Archive for the ‘Field Techniques’ category

Another Great Resource to Identify Violets

May 2, 2012

Check out the violet key at the Delaware Wildflowers web site. Great photos too.

Seeing a Lot of Violets and Willows? Use our NY Keys.

May 2, 2012

This is the time of year when violets are flowering. You can use THIS KEY  to New York species to help you identify them.  If you are also seeing willows and ignoring them because they are too hard to identify try THIS KEY by David Werier to help you out.   Have fun in the field! – Steve Young

Viola cucullata in a swamp in Livingston County. Photo Steve Young.

Looking at Plants in the Palisades Region? New Trail Map Available.

April 30, 2012

Printed in vibrant color on waterproof and tear-resistant Tyvek, this revised, digitally-produced five-map set is a must-have for outdoor enthusiasts interested in exploring the trails and open space in the Palisades region of New York and New Jersey.   For more information and ordering CLICK HERE.

Calflora Smartphone Plant Reporting App

December 10, 2011

The California Flora project has a neat app to report observations of any of their species in California. According to their website: This application makes it easy for you to report the species name, date, and location of over 10,000 California native and non-native plant taxa. You can also add a photograph to a report, and share it with others later to confirm identification. Your reports are transmitted wirelessly to the Calflora database, where you can edit them and see them on a map. To read more about it CLICK HERE. The Bay Area Early Detection Network uses it to map invasive plants.  Below is a 9 minute video of how that works. The app demonstration starts at minute 2:15. Would it be useful to have something like this for the New York Atlas?

Video: Collecting Plants for Identification and Vouchering

October 17, 2011

Here is a good video from the University of Wyoming about how to collect plants for botanical specimens.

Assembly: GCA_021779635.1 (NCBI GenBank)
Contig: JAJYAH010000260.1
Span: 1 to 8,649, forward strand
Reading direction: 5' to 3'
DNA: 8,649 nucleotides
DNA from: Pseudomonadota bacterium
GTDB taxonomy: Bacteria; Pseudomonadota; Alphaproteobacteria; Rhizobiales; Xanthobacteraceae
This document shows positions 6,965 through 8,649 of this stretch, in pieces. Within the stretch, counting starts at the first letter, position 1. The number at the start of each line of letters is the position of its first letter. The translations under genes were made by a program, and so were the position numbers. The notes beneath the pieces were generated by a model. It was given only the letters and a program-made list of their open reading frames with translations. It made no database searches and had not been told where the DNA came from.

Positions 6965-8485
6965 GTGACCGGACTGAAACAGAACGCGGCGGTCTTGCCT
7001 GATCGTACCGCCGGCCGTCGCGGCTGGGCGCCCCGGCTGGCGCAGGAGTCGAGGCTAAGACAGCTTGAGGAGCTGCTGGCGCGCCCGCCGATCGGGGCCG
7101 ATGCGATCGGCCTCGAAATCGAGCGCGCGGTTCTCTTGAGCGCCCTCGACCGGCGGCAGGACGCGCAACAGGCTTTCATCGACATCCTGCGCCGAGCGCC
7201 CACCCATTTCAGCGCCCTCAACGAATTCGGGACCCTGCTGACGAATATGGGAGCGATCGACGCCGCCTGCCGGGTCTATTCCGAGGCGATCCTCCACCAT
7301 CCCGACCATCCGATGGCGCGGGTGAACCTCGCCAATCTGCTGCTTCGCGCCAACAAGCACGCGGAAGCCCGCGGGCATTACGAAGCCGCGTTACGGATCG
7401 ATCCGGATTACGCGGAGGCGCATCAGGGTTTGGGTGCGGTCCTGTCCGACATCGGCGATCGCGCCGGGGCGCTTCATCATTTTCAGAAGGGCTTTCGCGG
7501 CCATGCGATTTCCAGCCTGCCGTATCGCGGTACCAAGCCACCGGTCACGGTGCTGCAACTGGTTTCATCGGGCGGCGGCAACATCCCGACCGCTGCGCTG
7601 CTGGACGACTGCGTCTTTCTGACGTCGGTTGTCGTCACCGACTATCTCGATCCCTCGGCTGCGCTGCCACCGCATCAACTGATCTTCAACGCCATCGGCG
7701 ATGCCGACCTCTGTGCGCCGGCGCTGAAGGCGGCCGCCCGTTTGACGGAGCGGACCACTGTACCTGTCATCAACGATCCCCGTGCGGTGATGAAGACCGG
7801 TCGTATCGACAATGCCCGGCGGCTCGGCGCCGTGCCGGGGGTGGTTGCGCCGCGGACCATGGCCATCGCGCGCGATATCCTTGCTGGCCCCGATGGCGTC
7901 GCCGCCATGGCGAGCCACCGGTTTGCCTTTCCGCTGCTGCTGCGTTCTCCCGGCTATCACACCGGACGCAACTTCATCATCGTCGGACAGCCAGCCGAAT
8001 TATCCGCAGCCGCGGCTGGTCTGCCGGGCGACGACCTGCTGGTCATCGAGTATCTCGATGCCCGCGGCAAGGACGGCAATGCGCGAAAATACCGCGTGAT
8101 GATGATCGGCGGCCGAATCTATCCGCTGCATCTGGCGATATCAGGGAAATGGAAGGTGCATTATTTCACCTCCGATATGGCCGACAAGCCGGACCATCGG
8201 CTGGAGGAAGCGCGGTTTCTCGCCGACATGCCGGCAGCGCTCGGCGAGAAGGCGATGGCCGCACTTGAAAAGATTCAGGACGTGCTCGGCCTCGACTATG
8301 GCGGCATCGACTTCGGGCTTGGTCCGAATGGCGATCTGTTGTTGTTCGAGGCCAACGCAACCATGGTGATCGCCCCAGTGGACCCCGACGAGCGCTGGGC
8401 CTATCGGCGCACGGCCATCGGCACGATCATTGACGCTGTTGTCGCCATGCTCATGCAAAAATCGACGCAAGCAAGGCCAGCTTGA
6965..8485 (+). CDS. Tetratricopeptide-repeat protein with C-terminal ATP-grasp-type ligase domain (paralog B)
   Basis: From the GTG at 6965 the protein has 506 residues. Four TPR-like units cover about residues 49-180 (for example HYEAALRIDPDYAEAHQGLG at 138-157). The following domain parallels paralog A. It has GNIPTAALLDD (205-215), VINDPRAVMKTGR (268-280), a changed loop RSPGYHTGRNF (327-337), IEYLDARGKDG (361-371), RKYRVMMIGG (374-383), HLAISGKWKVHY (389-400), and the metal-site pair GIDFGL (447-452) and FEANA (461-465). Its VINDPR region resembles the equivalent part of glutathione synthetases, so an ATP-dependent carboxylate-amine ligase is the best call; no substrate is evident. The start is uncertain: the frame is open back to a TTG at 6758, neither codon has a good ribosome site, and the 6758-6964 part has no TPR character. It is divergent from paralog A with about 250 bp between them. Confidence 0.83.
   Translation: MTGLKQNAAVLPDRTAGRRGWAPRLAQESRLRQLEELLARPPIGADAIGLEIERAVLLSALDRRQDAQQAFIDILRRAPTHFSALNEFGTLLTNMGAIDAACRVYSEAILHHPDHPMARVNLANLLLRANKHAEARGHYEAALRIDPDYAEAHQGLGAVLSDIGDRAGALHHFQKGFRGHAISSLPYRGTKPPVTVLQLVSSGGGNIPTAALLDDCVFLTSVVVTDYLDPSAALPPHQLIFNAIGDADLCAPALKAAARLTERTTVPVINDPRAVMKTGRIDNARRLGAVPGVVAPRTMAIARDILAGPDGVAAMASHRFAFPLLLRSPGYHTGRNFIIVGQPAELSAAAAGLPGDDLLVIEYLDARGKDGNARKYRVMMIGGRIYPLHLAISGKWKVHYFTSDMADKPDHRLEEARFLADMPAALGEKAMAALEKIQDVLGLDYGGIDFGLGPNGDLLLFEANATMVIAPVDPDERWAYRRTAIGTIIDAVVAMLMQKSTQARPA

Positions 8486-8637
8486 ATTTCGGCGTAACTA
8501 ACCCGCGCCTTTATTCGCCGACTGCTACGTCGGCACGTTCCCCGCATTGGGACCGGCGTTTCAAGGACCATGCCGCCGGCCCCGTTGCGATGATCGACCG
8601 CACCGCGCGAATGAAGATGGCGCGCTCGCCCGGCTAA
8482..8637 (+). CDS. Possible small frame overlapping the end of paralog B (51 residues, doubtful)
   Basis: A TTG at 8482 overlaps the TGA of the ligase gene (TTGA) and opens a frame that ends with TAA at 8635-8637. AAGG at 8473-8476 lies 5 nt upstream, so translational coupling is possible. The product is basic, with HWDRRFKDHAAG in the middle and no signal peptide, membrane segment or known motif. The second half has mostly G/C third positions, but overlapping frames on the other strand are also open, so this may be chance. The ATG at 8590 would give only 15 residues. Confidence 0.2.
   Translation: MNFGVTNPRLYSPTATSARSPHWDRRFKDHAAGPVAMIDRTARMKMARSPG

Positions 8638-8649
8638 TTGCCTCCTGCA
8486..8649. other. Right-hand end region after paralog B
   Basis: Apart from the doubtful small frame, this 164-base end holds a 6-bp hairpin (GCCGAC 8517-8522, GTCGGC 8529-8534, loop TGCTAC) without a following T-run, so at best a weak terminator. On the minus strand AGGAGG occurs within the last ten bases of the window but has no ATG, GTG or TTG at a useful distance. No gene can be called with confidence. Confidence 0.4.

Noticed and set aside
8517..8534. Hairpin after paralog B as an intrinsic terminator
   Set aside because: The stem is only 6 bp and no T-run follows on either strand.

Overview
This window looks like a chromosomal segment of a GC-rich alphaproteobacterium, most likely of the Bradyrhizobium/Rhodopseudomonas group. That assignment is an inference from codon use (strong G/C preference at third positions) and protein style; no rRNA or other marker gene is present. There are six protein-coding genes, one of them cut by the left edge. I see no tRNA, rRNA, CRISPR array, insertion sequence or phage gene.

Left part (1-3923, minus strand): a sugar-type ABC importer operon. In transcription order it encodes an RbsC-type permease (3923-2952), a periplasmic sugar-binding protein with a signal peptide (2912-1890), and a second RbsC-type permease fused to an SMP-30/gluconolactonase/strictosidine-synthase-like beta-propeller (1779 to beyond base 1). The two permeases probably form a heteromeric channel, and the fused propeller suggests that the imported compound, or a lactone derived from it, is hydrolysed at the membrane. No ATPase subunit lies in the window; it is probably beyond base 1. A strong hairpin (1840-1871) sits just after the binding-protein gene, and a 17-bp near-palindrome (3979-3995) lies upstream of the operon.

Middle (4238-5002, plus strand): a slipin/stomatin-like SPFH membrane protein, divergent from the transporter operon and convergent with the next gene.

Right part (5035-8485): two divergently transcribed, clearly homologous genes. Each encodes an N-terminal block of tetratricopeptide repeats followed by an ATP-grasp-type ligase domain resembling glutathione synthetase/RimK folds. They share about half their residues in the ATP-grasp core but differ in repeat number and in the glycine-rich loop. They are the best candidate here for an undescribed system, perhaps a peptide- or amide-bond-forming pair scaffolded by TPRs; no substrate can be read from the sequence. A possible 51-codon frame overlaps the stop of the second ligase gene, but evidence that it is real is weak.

Video: Using Keys to Identify Plants

September 5, 2011

I recently came across a website called identifythatplant.com by Angelyn Whitmeyer from North Carolina that contains resources and tips for identifying plants.  One of the videos is below:

CLICK HERE to see the full list of videos and the website.

This is a good website for beginners and contains useful information on plant identification.  Check it out and let others know what you think in the comments section. – Steve Young

Assessing the Condition of Wetlands in New York

August 16, 2011

The NY Natural Heritage Program and environmental firm Tetra Tech are teaming up this summer to assess the condition of various wetlands across New York for the EPA.  The project began with wetlands in the Adirondacks, continues on to Western New York, and finishes on Long Island.  Below are some photos from the work in the Adirondacks. – Steve Young

Each site requires lots of equipment to sample the vegetation in five 100 meter square plots along with soil samples. Some sites are close to roads. Others require some bushwhacking with backpacks.

Chad Barbour and Elizabeth Spencer dig a soil pit near Louisville in St. Lawrence County. Dirty Jobs anyone?

Lots and lots of data and samples are taken at each site. It takes about 6-7 hours to complete the process.

Staff from DEC and TNC helped us access some of the more remote sites. Here Todd Dunham from TNC shows us a small waterfall near one of our sites.

So far we have sampled a variety of wetlands like this wet meadow near Louisville.

And a beautiful spruce-fir swamp southeast of the Carry Falls Reservoir.

As well as an alder shrub swamp along Moose Creek southwest of Follensby Pond.

We documented some beautiful examples of wetland flora like this Platanthera psycodes.

Virgin's-bower, Clematis virginiana, was a dominant in the alder swamp.

There is always a Carex species or two, or three, or four . . . This is Carex vesicaria in the shrub swamp.

Black elderberry, Sambucus nigra ssp. canadensis, was also common in the shrub swamp.

Many tricolored bumble bees, Bombus ternarius, were feasting on the spotted joe-pye-weed.

In the spruce-fir swamp we saw the rough bark of red spruce, on the left, with the smoother bark (with resin blisters) of balsam fir on the right.

This northern white cedar had its bark damaged by a bear.

Future posts will document our work as it continues in other regions of the state. Elizabeth records data in the wet meadow.

 

 


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